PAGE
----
Trap Transfer

Part of Ireland's TNR Manual

How to Help Community Cats

So, you have a cat in a trap and want to transfer it to another holding cage such as a trap, cage, pen or carrier. What next?

Best Practice

Safe transfer is best carried out by two individuals, one supporting the cages while the other deals with the doors, covers and transfer, especially with larger pieces of equipment.

  • Cats should be transferred in an enclosed space, such as a shed, garage or a room in a house or office, in case of escape. Make sure all windows and doors are securely closed.
  • Ideally both pieces of equipment will have guillotine end doors. If not, you'll have to improvise, keeping safety, security and escape prevention in mind at all times.
  • If either piece of equipment has any doors other than the front one that you are using for transfer, ensure they are securely closed and locked.
  • Position the back end of the cage against a wall, or some similar kind of solid object, for support. This helps to prevent either piece of equipment from moving during the transfer process - the cat may escape if either moves.
  • Next put the door end of the covered trap hard up against the door end of the holding cage.
  • Make sure both are covered.
  • If you've an assistant, get them to support the trap hard against the cage, again to prevent movement of the equipment. If you've no help, it's best to support the back of the trap with your foot and leg (this can involve a few contortions but you soon get used to it).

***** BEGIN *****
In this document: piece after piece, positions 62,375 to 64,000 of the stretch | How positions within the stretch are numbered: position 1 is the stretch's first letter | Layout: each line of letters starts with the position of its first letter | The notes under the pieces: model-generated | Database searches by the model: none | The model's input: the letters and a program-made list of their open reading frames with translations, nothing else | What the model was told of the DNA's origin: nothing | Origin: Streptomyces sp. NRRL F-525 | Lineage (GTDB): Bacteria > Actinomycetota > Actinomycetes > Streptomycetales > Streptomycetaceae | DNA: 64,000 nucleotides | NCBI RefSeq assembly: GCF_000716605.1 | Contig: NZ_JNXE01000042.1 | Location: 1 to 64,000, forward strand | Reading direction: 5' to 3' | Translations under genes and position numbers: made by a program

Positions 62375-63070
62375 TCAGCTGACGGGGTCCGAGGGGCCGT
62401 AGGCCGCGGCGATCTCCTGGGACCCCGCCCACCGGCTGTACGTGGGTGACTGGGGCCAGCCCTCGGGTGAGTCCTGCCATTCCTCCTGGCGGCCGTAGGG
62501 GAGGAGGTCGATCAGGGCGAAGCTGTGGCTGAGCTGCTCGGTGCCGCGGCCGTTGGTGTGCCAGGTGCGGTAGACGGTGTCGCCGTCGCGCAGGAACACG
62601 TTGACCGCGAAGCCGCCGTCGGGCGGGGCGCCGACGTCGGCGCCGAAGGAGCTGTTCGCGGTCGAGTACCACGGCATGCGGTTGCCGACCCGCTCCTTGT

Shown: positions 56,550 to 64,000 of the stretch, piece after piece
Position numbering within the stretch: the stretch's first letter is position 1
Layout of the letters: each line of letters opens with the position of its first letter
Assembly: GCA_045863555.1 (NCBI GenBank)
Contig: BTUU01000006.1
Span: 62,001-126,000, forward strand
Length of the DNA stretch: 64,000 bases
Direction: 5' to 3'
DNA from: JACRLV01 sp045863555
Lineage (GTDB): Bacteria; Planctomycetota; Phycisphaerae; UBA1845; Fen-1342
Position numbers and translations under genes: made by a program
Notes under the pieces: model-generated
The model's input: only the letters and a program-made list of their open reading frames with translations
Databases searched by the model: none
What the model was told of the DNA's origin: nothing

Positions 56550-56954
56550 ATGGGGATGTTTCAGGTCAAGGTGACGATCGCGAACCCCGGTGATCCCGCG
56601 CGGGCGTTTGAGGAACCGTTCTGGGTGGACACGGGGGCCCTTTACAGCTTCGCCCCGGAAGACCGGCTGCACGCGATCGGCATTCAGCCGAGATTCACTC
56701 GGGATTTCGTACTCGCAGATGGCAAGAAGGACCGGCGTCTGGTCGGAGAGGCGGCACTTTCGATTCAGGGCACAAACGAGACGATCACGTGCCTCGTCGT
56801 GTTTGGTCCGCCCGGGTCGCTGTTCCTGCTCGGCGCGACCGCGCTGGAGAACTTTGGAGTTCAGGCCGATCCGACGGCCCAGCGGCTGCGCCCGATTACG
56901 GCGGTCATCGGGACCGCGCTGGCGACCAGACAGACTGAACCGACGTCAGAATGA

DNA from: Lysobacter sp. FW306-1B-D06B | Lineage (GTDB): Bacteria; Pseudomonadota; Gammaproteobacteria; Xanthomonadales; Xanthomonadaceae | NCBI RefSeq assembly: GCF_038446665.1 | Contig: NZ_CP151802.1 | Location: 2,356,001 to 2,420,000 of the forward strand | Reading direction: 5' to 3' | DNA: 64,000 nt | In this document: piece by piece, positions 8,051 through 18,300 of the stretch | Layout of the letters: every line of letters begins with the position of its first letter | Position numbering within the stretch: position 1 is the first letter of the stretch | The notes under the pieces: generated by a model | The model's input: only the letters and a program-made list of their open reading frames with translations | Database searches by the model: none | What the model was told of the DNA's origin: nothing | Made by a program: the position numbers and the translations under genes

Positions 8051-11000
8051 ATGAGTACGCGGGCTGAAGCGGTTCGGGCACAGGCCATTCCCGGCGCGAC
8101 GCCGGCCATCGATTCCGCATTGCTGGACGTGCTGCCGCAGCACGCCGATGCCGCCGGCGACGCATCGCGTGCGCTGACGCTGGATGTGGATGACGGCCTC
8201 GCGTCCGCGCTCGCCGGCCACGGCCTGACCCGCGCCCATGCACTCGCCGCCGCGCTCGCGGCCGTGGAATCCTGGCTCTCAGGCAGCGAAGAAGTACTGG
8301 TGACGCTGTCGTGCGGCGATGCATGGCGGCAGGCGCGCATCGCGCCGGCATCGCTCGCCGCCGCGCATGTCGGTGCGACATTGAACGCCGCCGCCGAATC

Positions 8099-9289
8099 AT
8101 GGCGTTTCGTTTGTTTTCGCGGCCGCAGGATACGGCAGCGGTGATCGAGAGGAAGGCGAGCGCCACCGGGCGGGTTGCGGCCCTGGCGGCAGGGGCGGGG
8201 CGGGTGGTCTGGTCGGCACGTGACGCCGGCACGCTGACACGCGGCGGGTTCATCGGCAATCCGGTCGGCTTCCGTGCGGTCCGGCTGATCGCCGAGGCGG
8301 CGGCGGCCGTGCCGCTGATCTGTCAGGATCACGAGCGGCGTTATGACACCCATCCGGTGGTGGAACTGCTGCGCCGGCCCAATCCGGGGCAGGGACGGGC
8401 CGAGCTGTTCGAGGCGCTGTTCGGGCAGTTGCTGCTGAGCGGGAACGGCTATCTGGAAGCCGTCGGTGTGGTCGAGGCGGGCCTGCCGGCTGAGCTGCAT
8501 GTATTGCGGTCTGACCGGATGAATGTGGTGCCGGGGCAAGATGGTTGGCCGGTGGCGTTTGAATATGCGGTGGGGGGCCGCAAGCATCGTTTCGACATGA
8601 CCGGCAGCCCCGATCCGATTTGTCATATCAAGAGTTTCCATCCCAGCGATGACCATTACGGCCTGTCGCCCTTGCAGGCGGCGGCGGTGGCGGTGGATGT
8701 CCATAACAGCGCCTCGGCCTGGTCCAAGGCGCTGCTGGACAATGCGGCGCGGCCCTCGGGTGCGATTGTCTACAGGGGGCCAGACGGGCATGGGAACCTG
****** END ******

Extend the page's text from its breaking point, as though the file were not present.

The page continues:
• Make sure that the two fronts are touching and will not separate, as described.
  • Open the front of the trap and the front of the cage simultaneously.
  • Then remove the trap cover.
  • The cat should go toward the 'safety' of the covered cage.
  • As soon as the cat enters the cage, close it's door, making sure you don't catch her tail in the process.
  • If there's any doubt about the security of the door, cable-tie it shut.

It's surprising how often cats will obligingly transfer themselves from trap to cage. But some can be reluctant. If they won't oblige, blowing behind them, towards the cage, can encourage them along. Poking them (gently!)  in the right direction with a locking rod, or some kind of pokey thing can also help - though be sure NOT to use a locking rod from the cage you're transferring them to!

And, of course, this method can be used when transferring an animal between any types of equipment such as traps, cages and/or pens.

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Part of Ireland's TNR Manual

How to Help Community Cats

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